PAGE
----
I encourage organizations to complete the Ansoff Matrix through divergent and convergent thinking. They can begin by individually or collectively generating opportunities for growth in each box of the matrix. After the team divergently identifies possibilities, they can converge by discussing the most promising opportunities. Here are examples of possible discussions that can take place for each box:

Bottom left (Market Penetration):

  1. Begin by discussing existing market (customers)
  2. How might we sell to more people like our existing customers?
  3. How might we encourage existing customers to use more of our existing products or services?

Top left (Market Development):

  1. What demographic groups are not existing customers?
  2. How might we identify new market segments that could benefit from our existing products or services? 
  3. How might we market our products or services to appeal to different demographics than our existing customers?

Bottom right (Product Development):

  1. How might we add value to our existing customers through new products or services?
  2. Are there related products or services that our customers could benefit from?

Top right (Diversification):

  1. How might we adapt to changing trends in society?
  2. Are there new opportunities that we are uniquely positioned to capitalize on?

The Ansoff Matrix is not perfect. When looking at new opportunities for growth, organizations need to consider factors such as competition, organizational strengths, and assets. A common strategy for growth today is a merger or acquisition, and it is possible that a merger or acquisition may help accelerate market penetration, new markets, new products, and/or diversification.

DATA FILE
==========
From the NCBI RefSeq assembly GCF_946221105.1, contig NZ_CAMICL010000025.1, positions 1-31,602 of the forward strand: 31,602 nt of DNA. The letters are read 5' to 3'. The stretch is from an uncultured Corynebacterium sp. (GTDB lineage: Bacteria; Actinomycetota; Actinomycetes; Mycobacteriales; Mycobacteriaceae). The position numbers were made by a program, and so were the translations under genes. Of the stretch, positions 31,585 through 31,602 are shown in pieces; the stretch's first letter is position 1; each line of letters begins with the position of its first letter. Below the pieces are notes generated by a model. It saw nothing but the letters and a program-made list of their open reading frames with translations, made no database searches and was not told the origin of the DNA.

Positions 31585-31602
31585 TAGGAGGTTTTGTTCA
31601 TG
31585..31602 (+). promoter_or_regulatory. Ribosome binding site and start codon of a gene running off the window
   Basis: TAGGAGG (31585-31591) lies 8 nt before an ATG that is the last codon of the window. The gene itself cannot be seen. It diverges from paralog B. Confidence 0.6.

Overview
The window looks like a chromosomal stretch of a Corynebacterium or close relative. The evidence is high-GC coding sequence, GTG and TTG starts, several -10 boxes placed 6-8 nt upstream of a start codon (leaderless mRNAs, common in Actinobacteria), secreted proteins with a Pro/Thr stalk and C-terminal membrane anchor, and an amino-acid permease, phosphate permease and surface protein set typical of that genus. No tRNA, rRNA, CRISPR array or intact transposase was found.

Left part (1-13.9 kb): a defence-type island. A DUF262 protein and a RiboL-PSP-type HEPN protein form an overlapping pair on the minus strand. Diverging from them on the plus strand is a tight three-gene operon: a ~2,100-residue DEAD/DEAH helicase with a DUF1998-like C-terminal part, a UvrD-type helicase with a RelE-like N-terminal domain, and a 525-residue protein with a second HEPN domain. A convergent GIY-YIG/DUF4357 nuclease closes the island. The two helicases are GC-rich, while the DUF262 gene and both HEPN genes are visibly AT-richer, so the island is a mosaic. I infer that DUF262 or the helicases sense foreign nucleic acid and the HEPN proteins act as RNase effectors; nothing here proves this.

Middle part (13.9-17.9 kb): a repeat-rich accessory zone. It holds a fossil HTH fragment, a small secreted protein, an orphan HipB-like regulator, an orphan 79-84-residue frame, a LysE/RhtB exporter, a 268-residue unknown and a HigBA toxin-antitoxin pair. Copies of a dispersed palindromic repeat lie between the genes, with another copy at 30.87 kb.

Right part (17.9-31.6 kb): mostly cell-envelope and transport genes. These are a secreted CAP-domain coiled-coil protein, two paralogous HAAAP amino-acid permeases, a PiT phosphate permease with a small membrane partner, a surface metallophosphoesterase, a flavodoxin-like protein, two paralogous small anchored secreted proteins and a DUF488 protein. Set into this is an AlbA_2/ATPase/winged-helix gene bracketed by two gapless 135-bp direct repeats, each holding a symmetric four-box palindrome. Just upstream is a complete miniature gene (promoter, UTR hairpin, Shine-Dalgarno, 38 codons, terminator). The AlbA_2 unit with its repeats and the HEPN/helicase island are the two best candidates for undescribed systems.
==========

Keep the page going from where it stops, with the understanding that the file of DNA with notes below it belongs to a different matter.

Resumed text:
The Ansoff Growth Matrix is one of many tools that can be used for developing strategy. We work with a wide variety of organizations to develop strategy for future success and growth. There are many approaches to successful strategic planning processes, and it is important to customize a process that best meets your organization’s needs. If you are interested in learning more about how we can help your organization develop a strategic planning process, please contact us

T.A. Dickel Group, LLC is located in Evansville, Indiana, and we focus on enhancing organizational leadership, strategy, and creativity in the surrounding region.

Dr. Tad Dickel is a leadership, strategy, and creativity consultant who works with businesses, nonprofits, colleges, schools, and churches. He received a Certificate in Family Business Advising from the Family Firm Institute, a Certificate in Nonprofit Board Consulting from BoardSource, a Certificate in Fundraising Management from The Fund Raising School, a Certificate in Foundations of Design Thinking from IDEO U, and holds a Ph.D. in educational leadership from Indiana State University. Tad is a Certified Basadur Simplexity Thinking Facilitator and Trainer, Certified Basadur Profile Administrator, and Myers-Briggs Type Indicator (MBTI) Certified Practitioner.

Effective Teams, Innovation

Encouraging a more innovative culture

As organizations are navigating the COVID-19, many organizations are forced to adapt or face dire consequences. Leaders are asking, “How might we develop a more innovative culture?”

In a previous blog, I applied John Kotter’s change management process to crisis planning. The first step of his process is “Create a sense of urgency.” The pandemic has provided a “sense of urgency. Organizations can view this time as an opportunity to evaluate how they operate and determine how they will behave in the future. 

Photo by Pixabay on Pexels.com

In The Culture Code: The Secrets of Highly Successful Groups, Daniel Coyle shares three skills of highly successful organizational cultures: (1) Build safety, (2) Share vulnerability, and (3) Establish purpose. Under each skill, I’ve included strategies for leaders to encourage innovation. 

Skill 1: Build safety